Through June 25th, the trend of abnormally frail monsoonal rains continued unabated:

India Monsoon June 25, 2013India Monsoon June 25, 2014

(India cloud cover on June 25, 2013 [left frame] compared to India cloud cover on June 25 of 2014 [right frame]. Note the almost complete lack of storms over India for this year compared to 2013 when almost the entire country was blanketed by rains. Image source: LANCE-MODIS.)

India’s Rain Pattern Has Changed

It’s not just that 2014 is a bad year for India. It’s that the current weakened monsoon comes at the tail end of a long period in which the rains have increasingly failed. Where in the past it took a strong El Nino to stall the rains, ever-increasing human atmospheric and ocean warming have pushed the threshold for Monsoonal failure ever lower. Now even the hint of El Nino is enough to set off a dry spell. A growing trend of moisture loss that is bound to have more and more severe consequences.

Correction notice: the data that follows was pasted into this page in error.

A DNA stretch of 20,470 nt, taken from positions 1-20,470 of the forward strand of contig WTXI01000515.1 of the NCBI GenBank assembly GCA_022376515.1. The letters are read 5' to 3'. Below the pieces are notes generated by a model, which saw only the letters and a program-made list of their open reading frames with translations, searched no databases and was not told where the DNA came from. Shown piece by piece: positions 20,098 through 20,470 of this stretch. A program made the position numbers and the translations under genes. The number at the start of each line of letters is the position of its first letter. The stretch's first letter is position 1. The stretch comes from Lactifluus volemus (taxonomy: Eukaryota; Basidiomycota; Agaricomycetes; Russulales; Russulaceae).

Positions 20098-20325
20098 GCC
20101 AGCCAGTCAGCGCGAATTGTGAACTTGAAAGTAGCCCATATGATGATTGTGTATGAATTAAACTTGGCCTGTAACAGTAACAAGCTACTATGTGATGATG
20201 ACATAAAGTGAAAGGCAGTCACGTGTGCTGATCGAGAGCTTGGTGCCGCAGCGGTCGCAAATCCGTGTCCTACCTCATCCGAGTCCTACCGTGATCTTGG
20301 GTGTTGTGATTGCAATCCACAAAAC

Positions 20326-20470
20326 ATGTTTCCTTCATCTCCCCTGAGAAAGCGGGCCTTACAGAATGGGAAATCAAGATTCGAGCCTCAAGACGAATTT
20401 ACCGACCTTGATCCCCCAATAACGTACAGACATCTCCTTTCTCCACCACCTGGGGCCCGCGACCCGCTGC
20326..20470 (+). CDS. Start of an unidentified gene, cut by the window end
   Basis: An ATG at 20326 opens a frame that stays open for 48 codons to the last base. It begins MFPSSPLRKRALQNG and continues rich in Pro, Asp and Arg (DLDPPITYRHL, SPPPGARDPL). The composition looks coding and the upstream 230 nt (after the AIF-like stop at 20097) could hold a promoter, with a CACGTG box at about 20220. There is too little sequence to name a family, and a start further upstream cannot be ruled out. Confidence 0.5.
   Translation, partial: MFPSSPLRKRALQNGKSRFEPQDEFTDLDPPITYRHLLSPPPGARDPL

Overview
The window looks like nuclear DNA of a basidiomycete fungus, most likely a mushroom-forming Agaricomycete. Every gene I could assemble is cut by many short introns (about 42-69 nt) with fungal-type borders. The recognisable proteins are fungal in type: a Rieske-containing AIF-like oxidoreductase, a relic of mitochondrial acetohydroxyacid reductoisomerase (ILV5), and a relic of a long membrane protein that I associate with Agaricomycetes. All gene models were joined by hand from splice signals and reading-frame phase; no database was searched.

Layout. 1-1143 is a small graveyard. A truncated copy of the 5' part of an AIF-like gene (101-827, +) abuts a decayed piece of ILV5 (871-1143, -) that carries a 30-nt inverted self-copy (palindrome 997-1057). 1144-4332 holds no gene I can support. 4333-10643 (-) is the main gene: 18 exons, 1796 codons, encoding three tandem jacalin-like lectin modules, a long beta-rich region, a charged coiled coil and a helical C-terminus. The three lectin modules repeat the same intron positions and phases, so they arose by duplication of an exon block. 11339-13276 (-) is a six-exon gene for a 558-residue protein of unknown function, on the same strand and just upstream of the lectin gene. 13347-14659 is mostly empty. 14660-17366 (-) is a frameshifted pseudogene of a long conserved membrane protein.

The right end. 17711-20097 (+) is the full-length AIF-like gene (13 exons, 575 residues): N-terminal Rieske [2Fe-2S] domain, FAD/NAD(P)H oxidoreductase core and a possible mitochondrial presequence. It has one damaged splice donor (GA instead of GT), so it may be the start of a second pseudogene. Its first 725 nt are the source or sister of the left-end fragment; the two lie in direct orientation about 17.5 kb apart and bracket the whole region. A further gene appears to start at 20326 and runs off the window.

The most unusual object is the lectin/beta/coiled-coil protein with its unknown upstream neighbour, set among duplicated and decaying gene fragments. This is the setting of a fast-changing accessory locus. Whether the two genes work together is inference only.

A new study by Stanford University bears out these observations in stark detail. For the yearly monsoon that delivers fully 80 percent of India’s rains has fallen in intensity by more than 10% since 1951. And though a 10% loss may seem relatively minor, year on year, the effects are cumulative. Overall, the prevalence of dry years increased from 1981 to 2011 by 27% and the number of years experiencing 3 or more dry spells doubled.

Meanwhile, though a general drying trend has taken hold, rain that does occur happens in more intense bursts, with more rain falling over shorter periods. These newly intensified storms are more damaging to lands and homes, resulting in both increasing destruction of property while also greatly degrading the land through more intense erosion.

25 Percent of India’s Land is Turning to Desert

Loss of annual monsoonal rains is coming along with a dwindling of water flows from the melting Himalayan glaciers. These two climate change induced drying effects are already having stark impacts.